DrawingwithMarkscreenDrawing with Mark: Take Flight, As the Wheels Turn & Fire Station was released on December 2, and so was Let’s Go to the Zoo & Zoo Stories. At the risk of perpetuating gender stereotypes, it’s still been my experience that cars and planes and fire engines are of more interest to boys, but there’s an advantage to starting with this disc: there’s more angularity in vehicles, and they therefore seem easier to draw than the animals.

As the press release for this title notes, “In addition to its Parent’s Choice and Creative Child Magazine awards, Drawing with Mark is a Dr. Toy winner for “best vacation” product and was approved by Kids FIRST!, a voluntary collaboration consisting of more than 100,000 members whose mandate is to teach children critical viewing skills and to increase the visibility and availability of quality children’s media.”

And I will say this: My children can attest that I’m the worst drawer when it comes to a game like Pictionary, but I was able to draw the airplane and cars right along with Mark. The secret is in the steps, and while Mark won’t be there forever to follow, you have to believe that learning the logic of sequence in a number of examples will make enough of an impact so young would-be artists can begin to guess sequences on other objects as well.


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HappyDays6coverGrade: C-
Entire family: Yes
1978-79, 661 min., Color
Unrated (would be G)
Aspect ratio: 1.33:1
Featured audio: Dolby Digital Mono
Bonus features: C-

Some sitcoms are born fully formed, but that wasn’t the case with Happy Days. Though it debuted as a mid-season replacement in January 1974 and finished in the #16 spot that season, it took a second year before the series really hit its stride. By Season 4, Happy Days had become a pop phenomenon, in part because the ‘70s were a time of turmoil and this show transported everyone back to the happier, simpler 1950s. But a “greaser” named Arthur “Fonzie” Fonzarelli (Henry Winkler) quickly became the show’s most popular, and his catch phrase “Heyyyy!” caught on just as much as the show’s “Sit on it!” insult.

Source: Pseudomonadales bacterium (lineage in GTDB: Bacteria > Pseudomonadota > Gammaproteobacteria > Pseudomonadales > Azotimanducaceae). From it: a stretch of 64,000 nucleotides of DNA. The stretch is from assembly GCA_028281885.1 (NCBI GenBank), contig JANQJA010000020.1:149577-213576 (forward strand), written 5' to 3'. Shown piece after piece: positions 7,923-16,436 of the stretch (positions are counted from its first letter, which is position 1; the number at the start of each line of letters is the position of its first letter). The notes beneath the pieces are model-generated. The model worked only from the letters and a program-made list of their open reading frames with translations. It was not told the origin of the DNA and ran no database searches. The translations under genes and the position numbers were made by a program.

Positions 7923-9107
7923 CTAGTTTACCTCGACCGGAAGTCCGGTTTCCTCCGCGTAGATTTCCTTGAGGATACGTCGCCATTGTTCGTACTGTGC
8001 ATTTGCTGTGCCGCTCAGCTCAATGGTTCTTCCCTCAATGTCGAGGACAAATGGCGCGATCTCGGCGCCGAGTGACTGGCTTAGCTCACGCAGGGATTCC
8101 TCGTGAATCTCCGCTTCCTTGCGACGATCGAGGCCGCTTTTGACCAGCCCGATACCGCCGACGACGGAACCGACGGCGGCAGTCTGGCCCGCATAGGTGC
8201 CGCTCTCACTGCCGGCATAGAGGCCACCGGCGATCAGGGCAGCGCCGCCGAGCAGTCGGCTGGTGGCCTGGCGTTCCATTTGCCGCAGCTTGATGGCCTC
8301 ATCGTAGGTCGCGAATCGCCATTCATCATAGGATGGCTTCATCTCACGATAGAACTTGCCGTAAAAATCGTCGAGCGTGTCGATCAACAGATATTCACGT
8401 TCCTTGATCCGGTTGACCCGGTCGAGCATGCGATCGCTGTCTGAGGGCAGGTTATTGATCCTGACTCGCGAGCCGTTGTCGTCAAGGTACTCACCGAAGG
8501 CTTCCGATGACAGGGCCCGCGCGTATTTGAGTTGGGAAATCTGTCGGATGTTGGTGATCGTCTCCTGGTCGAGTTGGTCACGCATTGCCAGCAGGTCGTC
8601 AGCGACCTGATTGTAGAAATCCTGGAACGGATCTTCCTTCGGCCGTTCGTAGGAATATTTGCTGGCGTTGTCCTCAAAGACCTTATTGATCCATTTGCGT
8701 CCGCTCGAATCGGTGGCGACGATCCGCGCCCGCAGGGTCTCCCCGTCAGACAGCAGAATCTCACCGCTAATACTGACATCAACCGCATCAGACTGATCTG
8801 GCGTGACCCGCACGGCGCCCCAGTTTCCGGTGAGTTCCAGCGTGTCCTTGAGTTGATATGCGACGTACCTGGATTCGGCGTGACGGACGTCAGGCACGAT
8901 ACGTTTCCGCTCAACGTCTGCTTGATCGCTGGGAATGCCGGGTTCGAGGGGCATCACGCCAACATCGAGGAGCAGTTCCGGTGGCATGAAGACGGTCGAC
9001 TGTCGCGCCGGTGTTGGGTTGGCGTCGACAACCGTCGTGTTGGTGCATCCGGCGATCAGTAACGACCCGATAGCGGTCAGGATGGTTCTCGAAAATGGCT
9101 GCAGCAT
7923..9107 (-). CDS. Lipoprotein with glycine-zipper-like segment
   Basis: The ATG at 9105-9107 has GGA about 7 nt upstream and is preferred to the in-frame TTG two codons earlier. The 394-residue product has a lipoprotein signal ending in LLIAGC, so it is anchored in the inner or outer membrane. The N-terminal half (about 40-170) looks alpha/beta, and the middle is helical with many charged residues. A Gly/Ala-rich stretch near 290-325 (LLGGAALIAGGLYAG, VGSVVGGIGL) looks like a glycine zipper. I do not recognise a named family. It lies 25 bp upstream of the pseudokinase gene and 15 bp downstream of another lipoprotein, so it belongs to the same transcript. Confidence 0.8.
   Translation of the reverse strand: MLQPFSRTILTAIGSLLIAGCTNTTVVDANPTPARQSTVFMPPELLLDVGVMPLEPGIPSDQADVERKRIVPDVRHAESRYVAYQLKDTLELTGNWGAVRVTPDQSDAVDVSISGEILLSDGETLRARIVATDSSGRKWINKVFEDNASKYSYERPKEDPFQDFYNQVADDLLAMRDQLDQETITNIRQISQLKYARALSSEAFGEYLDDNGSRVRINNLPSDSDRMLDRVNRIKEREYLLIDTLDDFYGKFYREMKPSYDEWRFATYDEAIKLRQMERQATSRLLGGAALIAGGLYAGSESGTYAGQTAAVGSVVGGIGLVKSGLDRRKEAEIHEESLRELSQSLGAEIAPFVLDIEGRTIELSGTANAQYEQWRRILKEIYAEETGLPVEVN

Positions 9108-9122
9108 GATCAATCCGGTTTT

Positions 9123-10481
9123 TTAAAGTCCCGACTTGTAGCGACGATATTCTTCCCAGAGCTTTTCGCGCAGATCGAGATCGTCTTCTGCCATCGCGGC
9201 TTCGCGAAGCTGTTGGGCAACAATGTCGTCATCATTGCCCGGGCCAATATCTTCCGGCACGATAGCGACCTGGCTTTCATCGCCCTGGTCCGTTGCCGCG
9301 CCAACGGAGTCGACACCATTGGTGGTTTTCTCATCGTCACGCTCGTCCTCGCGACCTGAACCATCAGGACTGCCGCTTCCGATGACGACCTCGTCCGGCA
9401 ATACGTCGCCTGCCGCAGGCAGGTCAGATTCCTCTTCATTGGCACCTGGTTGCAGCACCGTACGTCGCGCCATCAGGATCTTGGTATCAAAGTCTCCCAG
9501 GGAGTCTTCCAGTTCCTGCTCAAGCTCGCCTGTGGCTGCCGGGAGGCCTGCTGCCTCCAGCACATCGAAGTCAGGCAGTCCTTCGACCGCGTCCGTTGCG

During its fourth season Happy Days became the #1 show in America, then dropped to #2 its fifth season and #3 its sixth. But truthfully, the numbers don’t tell the whole story. The early shows were driven by ‘50s nostalgia and ‘50s situations and phrases, like “You got it made in the shade.” Then the show’s success changed everything. Fans loved Fonzie, so, as it happened with Mister Ed and other TV sitcoms where a character took over, more episodes were written to showcase him. And when fans responded well to the crooning of Potsie Weber (Anson Williams), he got more songs—way too many, given the generic quality of his voice. Before you knew it, the plots bore little resemblance to the 1950s and were instead character-driven. That also meant the plots became more generic, because, no longer tied to the ‘50s, they could have happened to anyone.

In Season 5 Fonzie “jumped the shark,” literally, on water skis. But figuratively the phrase has come to mean when a TV show starts to go downhill. You don’t have to look any farther in Season 6 than the first three episodes, in which the whole cast packs up and moves west to help Marion’s uncle save his dude ranch. It’s clear that the writers thought the characters were so popular that they could put just about anything down on paper and it would work. But with such character-driven plots, ‘50s nostalgia was the first casualty . . . and that’s what had made the show popular in the first place. This season, the characters—including Ralph Malph (Donnie Most), Mrs. C. (Marion Ross), Mr. C. (Tom Bosley), and Al from the drive-in (Al Delvecchio) seem like caricatures of themselves.